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Madis Mihkels achieves a top 10 in a Monument at the age of 20

This Sunday 7th of April, Intermarché-Wanty managed to finish in the top 10 of Paris-Roubaix for the third year in a row. Madis Mihkels, the young 20 year old Estonian, finished tenth despite all the bad luck the Walloon World Team encountered during the third Monument of the season.

Indeed, leader Laurenz Rex, who was ninth in the Hell of the North last year, was involved in a massive crash that occurred even before the first cobbled sectors. Although he had wounds all over his body, the German speaking rider continued the battle by joining his teammates in the front of the peloton.

Behind the breakaway, the peloton split at the exit of sector 27 from Quiévy to Saint-Python, and around twenty riders made it to the first group. Laurenz Rex, Madis Mihkels and Hugo Page were the three riders representing Intermarché-Wanty.

Unfortunately, a second crash on a traffic island ruined Rex’s chances, who was forced to abandon with 140 kilometer to go. The elimination race continued in the leading group over the cobble sections, with the young duo Mihkels and Page still accompanying the best at the exit of Trouée d’Arenberg.

Despite two punctures, Mihkels managed to follow the third group, racing for eight place. When he arrived at the velodrome after five and a half hours of racing, Mihkels sprinted to tenth place, offering Intermarché-Wanty the first top ten of the season in a Monument.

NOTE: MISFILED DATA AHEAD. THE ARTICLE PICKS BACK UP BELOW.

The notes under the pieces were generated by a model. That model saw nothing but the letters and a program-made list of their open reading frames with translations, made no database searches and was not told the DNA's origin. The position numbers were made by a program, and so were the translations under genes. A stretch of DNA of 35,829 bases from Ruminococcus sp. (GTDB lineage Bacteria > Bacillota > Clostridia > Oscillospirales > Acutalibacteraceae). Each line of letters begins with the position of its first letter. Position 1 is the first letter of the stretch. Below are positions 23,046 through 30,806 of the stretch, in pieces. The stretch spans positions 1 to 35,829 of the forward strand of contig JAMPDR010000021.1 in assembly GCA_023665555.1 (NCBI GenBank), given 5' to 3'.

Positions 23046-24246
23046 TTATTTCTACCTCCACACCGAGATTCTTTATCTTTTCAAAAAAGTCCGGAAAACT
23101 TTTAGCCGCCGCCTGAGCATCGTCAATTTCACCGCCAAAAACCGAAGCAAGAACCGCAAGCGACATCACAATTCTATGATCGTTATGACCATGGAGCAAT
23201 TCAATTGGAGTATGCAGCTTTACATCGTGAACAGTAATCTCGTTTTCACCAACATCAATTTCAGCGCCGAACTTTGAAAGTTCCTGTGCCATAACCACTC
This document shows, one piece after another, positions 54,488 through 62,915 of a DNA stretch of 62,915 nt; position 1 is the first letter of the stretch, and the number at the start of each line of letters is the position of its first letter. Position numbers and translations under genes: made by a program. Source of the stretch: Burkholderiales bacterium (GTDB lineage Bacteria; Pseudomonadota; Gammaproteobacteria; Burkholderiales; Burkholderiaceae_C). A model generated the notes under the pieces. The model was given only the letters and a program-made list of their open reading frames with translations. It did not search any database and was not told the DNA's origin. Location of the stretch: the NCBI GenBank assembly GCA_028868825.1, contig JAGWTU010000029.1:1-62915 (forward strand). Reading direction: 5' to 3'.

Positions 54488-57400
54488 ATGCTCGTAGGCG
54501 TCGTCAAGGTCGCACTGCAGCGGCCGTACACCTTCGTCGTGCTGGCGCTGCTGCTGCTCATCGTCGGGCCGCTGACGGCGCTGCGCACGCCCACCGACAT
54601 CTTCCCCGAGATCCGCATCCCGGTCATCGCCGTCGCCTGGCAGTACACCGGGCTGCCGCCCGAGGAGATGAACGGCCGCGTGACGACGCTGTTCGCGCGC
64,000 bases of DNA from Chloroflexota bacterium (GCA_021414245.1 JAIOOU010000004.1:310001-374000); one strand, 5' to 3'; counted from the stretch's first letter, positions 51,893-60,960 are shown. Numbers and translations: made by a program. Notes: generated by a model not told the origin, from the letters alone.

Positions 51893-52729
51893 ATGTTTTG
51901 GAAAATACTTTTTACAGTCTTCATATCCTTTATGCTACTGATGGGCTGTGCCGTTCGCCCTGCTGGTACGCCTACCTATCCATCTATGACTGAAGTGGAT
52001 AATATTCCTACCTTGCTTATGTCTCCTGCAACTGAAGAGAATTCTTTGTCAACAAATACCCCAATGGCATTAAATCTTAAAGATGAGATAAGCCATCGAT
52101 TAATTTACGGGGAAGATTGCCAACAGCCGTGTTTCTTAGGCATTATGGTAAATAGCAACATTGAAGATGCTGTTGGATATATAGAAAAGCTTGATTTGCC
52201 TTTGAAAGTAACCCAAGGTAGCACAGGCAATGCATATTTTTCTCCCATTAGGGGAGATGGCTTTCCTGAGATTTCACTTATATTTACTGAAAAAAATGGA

“Paris-Roubaix became my favourite race when I discovered this monument one year ago, so I was really looking forward to this race. I felt really sorry for our leader Laurenz Rex, who crashed twice in the beginning, but I’m glad he did not sustain any major injuries. My experience of last year was helpful, although we raced differently this time. I remember that I started Trouée d’Arenberg in a select group of strong riders in the previous edition, until a puncture on that sector made me loose a lot of time. This time I entered the same sector as part of a bigger group and punctured again in the final 100 meter. Luckily our staff alongside the road could quickly help me, so I managed to return to the first group. It cost me quite some energy, so I struggled in the next couple of sections. There was more bad luck when I punctured again with 35 kilometer to go and I had cramps in the final 10 kilometer. But I never gave up, also not when I was dropped again on the final cobble section. I gave everything I had in the sprint. This top ten makes me really happy and proud.”

General Classification


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